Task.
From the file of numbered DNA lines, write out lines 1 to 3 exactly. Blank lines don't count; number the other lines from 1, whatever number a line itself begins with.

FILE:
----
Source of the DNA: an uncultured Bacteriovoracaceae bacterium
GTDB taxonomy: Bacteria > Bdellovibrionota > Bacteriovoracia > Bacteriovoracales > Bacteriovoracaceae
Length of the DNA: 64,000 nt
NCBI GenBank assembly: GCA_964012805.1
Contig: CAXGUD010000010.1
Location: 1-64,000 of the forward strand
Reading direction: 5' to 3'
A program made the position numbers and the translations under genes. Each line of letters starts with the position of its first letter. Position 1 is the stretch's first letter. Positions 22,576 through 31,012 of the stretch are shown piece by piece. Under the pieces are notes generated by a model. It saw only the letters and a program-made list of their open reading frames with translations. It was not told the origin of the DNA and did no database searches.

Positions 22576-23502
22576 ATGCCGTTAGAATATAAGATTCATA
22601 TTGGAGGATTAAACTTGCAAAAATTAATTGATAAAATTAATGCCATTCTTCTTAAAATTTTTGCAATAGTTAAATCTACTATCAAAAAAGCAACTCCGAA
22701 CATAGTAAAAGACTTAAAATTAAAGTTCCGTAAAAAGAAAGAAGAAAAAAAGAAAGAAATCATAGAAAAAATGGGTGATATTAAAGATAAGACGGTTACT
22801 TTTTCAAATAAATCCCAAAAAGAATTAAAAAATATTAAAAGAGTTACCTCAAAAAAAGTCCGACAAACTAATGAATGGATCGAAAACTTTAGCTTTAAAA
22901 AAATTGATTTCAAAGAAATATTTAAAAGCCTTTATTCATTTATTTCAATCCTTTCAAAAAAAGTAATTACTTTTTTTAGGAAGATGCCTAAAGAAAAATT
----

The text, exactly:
Source of the DNA: an uncultured Bacteriovoracaceae bacterium
GTDB taxonomy: Bacteria > Bdellovibrionota > Bacteriovoracia > Bacteriovoracales > Bacteriovoracaceae
Length of the DNA: 64,000 nt